# Training a one-class support vector machine in Excel

This tutorial will help you set up and train a **One-class Support Vector Machine (One-class SVM) classifier** in Excel using the XLSTAT statistical software.

## Dataset for training a SVM classifier

The dataset used in this tutorial is extracted from the data science platform, Kaggle and might be accessed at this address.

The “Banknotes” dataset is made up of a list of 200 banknotes with some information: This dataset contains 7 variables; One is qualitative and informs on the banknotes' authenticity and the others are quantitative variables and inform on banknotes' shapes.

Counterfeit: in case the banknote is genuine we put “0”, in the contrary case the banknote is counterfeit we put “1”. 100 banknotes are counterfeits when the 100 others are genuine in this dataset. Length, Left, Right, Bottom, Top, Diagonal are quantitative variables.

A second dataset of 10 banknotes is available and will be used to predict if those banknotes are genuines or counterfeits.

## Goal of this tutorial

The goal of this tutorial is to learn how to detect anomalies using a One-class SVM on the “Banknotes” dataset and evaluate how well the algorithm performs based on a 10-fold cross-validation.

## Setting up a One-class SVM classifier and a cross-validation

To set up a One-class SVM method, click on **Machine Learning/One-class Support Vector Machine**:

Once you have clicked on the button, the dialog box appears. Select the data on the Excel sheet.

First select the **quantitative** explanatory variables by checking checkbox as shown below.

In the **Quantitative** field, we select all quantitative variables: “Length”, “Left”, “Right”, “Bottom”, “Top” and “Diagonal”. To select multiple columns, you may use the *Ctrl* key.

To use the references we have for each banknote, check **Known classes** and select the binary variable “Counterfeit”. Then, we enter **“1”** as the **outlier class** because it is the class of the counterfeit banknotes.

As the name of each variable is present at the top of the table, we must check the **Variable labels** checkbox.

In the **Options** tab, the classifier parameters must be set up. For the **SMO** parameters, the **Nu** field corresponds to the regularization parameter. It translates the percentage of outliers you want to allow during the optimization. The closer the value of Nu is to 1, the greater the percentage of outliers.

The **tolerance** parameter tells how accurate the optimization algorithm will be when comparing support vectors. If you want to speed up calculations, you can increase the tolerance parameter. We leave the tolerance at its default value.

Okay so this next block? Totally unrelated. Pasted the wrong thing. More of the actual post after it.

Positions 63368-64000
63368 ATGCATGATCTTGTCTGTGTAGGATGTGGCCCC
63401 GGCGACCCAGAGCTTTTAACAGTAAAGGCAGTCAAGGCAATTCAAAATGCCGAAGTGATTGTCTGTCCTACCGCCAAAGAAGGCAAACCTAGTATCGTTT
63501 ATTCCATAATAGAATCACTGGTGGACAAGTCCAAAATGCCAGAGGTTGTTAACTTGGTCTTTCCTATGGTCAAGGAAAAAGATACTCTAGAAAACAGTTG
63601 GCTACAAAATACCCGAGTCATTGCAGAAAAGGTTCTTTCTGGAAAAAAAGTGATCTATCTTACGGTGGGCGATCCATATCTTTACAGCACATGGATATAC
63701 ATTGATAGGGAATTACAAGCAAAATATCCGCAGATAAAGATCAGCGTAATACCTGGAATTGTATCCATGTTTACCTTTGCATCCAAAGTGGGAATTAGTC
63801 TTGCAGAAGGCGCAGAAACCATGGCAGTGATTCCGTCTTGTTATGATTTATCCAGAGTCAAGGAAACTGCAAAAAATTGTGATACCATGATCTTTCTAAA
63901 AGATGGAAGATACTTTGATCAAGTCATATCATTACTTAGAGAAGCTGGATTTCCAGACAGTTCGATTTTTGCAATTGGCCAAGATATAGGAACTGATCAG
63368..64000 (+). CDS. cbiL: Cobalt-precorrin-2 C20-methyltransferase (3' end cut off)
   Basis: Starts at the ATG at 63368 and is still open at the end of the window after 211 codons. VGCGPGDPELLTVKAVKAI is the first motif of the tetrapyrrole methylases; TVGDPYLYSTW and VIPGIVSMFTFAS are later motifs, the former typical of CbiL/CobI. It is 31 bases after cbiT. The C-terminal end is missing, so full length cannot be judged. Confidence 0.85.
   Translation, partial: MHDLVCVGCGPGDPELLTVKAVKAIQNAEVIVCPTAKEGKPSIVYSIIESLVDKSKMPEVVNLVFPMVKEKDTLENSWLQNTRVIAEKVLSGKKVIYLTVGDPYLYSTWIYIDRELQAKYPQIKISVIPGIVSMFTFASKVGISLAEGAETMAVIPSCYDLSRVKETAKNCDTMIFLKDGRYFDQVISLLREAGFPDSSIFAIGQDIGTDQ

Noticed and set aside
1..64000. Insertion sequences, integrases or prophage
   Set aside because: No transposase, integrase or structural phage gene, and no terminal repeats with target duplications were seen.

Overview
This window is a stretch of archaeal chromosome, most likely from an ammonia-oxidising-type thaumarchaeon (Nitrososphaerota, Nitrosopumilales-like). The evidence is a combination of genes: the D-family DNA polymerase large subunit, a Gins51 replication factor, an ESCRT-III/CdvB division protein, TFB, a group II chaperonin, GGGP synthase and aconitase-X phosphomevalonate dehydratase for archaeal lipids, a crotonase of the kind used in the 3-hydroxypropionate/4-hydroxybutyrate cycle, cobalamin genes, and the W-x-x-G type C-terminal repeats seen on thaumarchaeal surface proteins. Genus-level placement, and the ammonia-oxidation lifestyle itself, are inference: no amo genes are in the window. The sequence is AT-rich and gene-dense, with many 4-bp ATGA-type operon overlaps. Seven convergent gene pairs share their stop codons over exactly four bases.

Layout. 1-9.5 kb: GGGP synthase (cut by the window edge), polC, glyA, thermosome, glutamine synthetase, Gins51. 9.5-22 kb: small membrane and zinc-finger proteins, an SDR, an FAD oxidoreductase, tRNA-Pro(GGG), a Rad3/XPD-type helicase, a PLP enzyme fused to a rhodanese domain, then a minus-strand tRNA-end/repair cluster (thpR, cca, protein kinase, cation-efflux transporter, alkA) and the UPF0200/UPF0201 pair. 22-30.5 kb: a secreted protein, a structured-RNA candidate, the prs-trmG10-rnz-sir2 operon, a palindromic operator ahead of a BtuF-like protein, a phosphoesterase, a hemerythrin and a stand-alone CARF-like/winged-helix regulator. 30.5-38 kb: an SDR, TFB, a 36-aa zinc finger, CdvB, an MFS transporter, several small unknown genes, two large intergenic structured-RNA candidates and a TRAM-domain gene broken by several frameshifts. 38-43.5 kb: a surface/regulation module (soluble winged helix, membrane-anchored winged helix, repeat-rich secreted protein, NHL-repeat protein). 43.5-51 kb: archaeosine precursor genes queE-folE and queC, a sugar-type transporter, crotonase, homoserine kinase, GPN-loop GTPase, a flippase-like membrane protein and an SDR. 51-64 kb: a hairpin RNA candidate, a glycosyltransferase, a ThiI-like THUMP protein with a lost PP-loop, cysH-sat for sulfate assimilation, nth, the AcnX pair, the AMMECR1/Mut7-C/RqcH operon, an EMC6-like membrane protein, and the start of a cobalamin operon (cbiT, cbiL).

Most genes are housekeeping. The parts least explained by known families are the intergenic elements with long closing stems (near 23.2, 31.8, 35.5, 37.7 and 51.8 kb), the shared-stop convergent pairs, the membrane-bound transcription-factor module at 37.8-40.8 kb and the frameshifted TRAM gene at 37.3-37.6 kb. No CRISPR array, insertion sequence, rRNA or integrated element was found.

We select **Standardization** in the **preprocessing** field, and we use **linear kernels** as shown below.

Finally, to evaluate the quality of the classifier, we can run **a 10-fold cross-validation**.

We can predict the 10 new observations by selecting the 6 quantitative variables in the **Prediction** Tab. Again, as the name of each variable is present at the top of the table, we must check the **Variable labels** checkbox.

Finally, in the **Outputs** tab, we select the outputs we want to obtain as shown below:

The computations begin once you have clicked on **OK**. The results will then be displayed on a new Excel sheet.

## Interpreting the results of the SVM classifier and a cross-validation

The first table shows performance results for the cross-validation. For each fold, the **classification error rate**, the **f-score** and the **balanced accuracy** (BAC) are displayed. The mean classification error rate is 29.1% for a model using parameters previously chosen.

The following table displays performance metrics on the training dataset including 10 indicators:

In the case of One-class classification, F-score is preferred to assess the classifier. Here, the F-score is 78% it means the model is good for anomaly detection.

The following graph can help to evaluate the classifier. The ROC curve corresponds to the graphical representation of the couple (1 – specificity, sensitivity) for the various possible threshold values. We want a curve close to the upper left corner, which is the case here:

We can now see results according to our classifier.

The first table displays a summary of the optimized SVM classifier. You can see on the figure below that the outlier class is 1 as chosen previously. There were 200 observations used to train the classifier out of which 113 support vectors have been identified and a bias near of zero was computed.

The second table shown below gives the complete list of the 113 support vectors together with the associated alpha. Together with the bias value of the former table, this information is sufficient to fully describe the optimized classifier.